To emphasise the divide between your home and garden, you might build a set of steps from your French Doors to your patio.  You’ll be able to feel like a real Parisian aristocrat as you descend them en-route to your barbeque!

Bifold Door Garden Ideas

aspect grey bifolding doors

Aspect Grey Bifolding Doors

Bifold doors leading to your garden can look spectacular.  Their folding, sliding concertina-style design allows them to cover wall-spaces of five metres and more.  This makes them the perfect match for uninterrupted stretches of wall which adjoin the patio.

Internal bifold doors allow you to open up or divide rooms as desired.  With a little ingenuity, you can achieve the same effect in your garden.  Match your patio’s tiles with those of your kitchen-diner, and you can create a seamless living space that’s perfect for barbeques.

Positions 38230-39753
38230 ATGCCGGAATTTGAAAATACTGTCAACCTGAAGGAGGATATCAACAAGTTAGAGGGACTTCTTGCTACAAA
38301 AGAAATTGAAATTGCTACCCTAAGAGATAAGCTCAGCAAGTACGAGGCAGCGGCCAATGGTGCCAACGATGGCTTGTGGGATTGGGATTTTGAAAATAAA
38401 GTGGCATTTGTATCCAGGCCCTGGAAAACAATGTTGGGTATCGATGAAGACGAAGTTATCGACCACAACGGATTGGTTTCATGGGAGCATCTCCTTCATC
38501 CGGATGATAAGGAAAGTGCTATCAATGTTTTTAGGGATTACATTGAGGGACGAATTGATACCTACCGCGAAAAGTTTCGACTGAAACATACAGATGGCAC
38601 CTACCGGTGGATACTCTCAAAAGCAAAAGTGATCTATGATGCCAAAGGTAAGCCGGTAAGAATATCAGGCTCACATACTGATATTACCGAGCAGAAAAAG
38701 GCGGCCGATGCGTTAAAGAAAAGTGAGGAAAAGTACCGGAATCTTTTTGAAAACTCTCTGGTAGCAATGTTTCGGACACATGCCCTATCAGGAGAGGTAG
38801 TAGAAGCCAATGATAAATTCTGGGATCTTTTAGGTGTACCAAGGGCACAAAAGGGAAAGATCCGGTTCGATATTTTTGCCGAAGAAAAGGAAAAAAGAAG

You might even go one step further and have the floor of your patio and kitchen align perfectly, with the rail of your bi-fold built into the ceiling rather than the floor.  This will create the ultimate harmonious living space.  This will require you to consider draughts and drainage (you don’t want water leaking beneath your door, after all), but get it right and it’ll look amazing.

If you’ve got wooden decking installed outside, then another option is to raise it to the same level as your internal flooring, and minimise the gap between the levels.

While you’re unlikely to want to match the decking with the sort of hardwood flooring you’re laying in your lounge, wooden decking allows for rainwater to drain through, and if properly cared for will last for several decades.

Bifold doors also make a great addition to conservatories and garages that have been converted into living spaces.